Mike Rogers – A Tribute To The Princess

Mike Rogers

No, I don’t intend to discuss the events in the life or death of a recently departed member of royalty. The topic for discussion is the card trick bearing the name The Princess Card Trick. The effect is hardly new for it dates back to 1905 and is credited to American magician Henry Hardin. In the ensuing years the effect has been reinvented, rehashed, and rewritten by more than a few. Annemann, Hillard, Ganson, and Vernon all covered it in writings of the past. Both Bart Whaley and TA Waters discuss it in their directories. Most recently Larry Jennings and Gordon Bean gave it a fresh look in their marketed effect called Limited Edition. It was/is a favorite of performers such as Nate Leipzig, Eddie Fields, Bill Wisch, and Earl Edwards. More recently it has even shown up on the internet. Hence, the effect measures up to the test of time as well as the test for performing standards.

So, just what is The Princess Card Trick? It is quite simple, and this simplicity may be the reason for its long run in the course of magicdom. A packet of cards is shown, normally four or five cards. A spectator is requested to mentally think of one card. The cards are then turned backs towards viewers and the magician pockets a single card. The faces of the remaining cards are shown and the spectator’s mentally selected card is not among the group; hence, the pocketed card is his selection. That’s it! It doesn’t get more direct than that. It has been done using both gaffed cards and normal cards.

Those wishing to dig deeper can find three versions in Down’s Art of Magic, and Leipzig’s version in Vernon’s Tribute to Leipzig. The best version I’ve seen is the marketed Limited Edition by Larry Jennings and Gordon Bean. They have made the trick truly magical whereas in previous versions the spectator could write it off as being pure good luck for the magician. Bill Wisch used to hand craft the needed cards by carefully inlaying the pips within cut portions of the gaffed cards. Bill’s cards are truly a work of art. Today those wishing to make the gaffs will find that transfer pips will work perfectly.

If you’d like to see The Princess Card Trick performed on the internet here’s the URL:

It’s nicely done and lends itself beautifully for an effect performed on the computer.

Here is one of my favorite versions using normal cards. It was shown to me by Earl Edwards of Norfolk, VA back in 1959. It’s a wonderful handling for those times when you are seated with a group enjoying beer and pizza, for it can be repeated again and again. Earl Edwards could hold court with this thing for several minutes.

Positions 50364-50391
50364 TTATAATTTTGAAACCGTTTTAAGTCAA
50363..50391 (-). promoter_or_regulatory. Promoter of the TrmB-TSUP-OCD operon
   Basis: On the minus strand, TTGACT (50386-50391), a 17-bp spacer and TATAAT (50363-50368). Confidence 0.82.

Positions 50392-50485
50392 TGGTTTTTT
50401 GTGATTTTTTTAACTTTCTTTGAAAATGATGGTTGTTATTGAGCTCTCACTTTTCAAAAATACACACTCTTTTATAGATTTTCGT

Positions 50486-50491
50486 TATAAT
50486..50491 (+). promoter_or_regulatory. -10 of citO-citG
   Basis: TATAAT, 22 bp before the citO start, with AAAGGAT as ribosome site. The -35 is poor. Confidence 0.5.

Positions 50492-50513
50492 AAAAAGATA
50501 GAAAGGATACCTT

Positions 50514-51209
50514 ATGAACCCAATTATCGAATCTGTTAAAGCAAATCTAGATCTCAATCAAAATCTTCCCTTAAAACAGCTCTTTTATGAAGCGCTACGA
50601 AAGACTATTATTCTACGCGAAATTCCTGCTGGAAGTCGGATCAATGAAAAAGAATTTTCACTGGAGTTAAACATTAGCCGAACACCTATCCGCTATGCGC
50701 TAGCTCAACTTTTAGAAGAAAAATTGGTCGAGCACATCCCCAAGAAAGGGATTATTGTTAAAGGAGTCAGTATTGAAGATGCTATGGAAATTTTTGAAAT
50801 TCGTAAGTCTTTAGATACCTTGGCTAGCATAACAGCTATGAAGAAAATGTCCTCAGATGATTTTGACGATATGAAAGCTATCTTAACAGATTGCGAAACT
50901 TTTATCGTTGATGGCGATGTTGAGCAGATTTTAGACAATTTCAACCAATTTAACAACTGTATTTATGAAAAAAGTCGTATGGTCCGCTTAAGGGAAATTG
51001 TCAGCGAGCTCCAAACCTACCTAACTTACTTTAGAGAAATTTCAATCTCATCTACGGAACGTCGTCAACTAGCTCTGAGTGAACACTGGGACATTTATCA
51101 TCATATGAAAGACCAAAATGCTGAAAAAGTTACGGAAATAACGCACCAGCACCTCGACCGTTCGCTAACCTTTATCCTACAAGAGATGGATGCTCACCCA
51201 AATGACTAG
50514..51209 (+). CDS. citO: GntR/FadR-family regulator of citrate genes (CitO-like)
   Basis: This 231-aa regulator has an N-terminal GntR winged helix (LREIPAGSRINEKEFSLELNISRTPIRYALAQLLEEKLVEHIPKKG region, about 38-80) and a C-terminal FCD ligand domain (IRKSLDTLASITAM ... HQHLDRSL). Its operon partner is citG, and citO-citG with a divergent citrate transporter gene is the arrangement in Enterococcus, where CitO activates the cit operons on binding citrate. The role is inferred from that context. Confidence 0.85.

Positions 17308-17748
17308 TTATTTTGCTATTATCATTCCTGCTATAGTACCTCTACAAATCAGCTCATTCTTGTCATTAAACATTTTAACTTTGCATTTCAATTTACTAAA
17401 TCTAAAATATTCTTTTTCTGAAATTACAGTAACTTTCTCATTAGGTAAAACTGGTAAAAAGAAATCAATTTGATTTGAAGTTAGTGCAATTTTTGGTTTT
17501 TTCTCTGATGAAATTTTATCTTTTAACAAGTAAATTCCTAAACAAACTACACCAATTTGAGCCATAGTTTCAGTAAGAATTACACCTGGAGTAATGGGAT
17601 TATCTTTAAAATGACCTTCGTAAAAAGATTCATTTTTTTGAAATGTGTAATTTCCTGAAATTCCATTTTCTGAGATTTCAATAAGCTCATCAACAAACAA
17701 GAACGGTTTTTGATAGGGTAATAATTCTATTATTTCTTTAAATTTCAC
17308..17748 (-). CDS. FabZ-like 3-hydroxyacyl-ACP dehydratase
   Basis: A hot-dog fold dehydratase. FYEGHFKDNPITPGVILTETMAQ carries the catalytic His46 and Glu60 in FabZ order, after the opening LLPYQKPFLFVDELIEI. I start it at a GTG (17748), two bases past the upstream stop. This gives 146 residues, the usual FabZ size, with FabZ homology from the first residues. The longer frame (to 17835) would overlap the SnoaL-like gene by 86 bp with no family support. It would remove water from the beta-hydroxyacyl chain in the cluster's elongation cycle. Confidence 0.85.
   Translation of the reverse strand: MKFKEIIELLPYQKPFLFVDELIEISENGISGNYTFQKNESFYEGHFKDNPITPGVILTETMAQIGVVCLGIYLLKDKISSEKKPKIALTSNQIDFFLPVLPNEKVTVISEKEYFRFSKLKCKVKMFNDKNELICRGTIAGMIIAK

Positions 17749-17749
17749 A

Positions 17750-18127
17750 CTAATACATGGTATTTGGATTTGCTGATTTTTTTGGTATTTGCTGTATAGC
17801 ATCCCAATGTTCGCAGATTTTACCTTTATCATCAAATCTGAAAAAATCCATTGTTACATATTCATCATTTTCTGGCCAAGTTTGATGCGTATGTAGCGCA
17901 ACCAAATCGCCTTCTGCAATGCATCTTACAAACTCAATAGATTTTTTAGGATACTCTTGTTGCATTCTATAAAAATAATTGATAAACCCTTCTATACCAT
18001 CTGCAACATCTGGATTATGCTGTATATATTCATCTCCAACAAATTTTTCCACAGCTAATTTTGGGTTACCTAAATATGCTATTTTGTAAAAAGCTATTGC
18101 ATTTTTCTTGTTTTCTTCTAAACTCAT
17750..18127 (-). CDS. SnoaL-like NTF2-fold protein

Nothing new here, but the presentation and patter line take a turn in a direction normally not seen with the trick. Follow Earl’s wording closely.

Effect: Earl shuffles five face down cards without showing their faces. He places the cards in a face down row and assigns a number to each spot in the row. For instance, working from spectator’s point of view, the card on the left is in spot number one, the next card in spot number two, on up through spot five. This is important as the spectator must understand these numbered spots in the row. Earl instructs the spectator to look at a card, remember its spot, and return the card face down to that spot. This is done while Earl turns his back towards the spectator.

Let’s say the cards is the King of Diamonds and it is in spot number three. Naturally Earl doesn’t know this. Once the card is noted Earl turns back to the viewers, picks up all five cards and pockets them. He then starts removing the cards from his pocket one at a time placing them in a face down row until he has four face down cards on the table. In the eyes of the viewer one card remains in his pocket.

Now the following wording is important, for Earl never asks for the name of the mentally selected card. He asks, “In which spot from one to five does your card belong?”

The viewer replies, “Spot number three.”

Earl replies, “I simply needed to know where to place it.” With that line he removes the final card, the King of Diamonds, and places it FACE UP in spot number three. Naturally, he needs to move the tabled cards a bit making room for the face up King in spot number three. This is extremely strong because the mentally selected card is never named, yet it is the final card removed from the pocket.

The King is flipped face down, the cards are shuffled again, and the effect repeated until midnight, or until the beer and pizza are gone.

Method: This goes back to the beginning of the creation of the effect. A total of nine cards are used. They can be any value and you never need to know the values. Four of these cards are secretly placed in the jacket pocket in advance.

Follow along as described in the presentation. After the card has been noted you pick up the five tabled cards in 1,2,3,4,5 order and place the packet in your pocket. Now, as in the presentation, remove cards one at a time placing them face down on the table in a row until you have a row of four cards. The cards just removed are the “x” cards that were already in the pocket.

Now use Earl Edwards’ exact words, “In which spot from one to five does your card belong?” Your hand is in your pocket as you ask this question. When the spectator says “Spot three” you remove the third card from the packet in your pocket, and place it FACE UP in spot three on the table saying, “I simply needed to know where to place it.”

You are now ready to repeat the effect.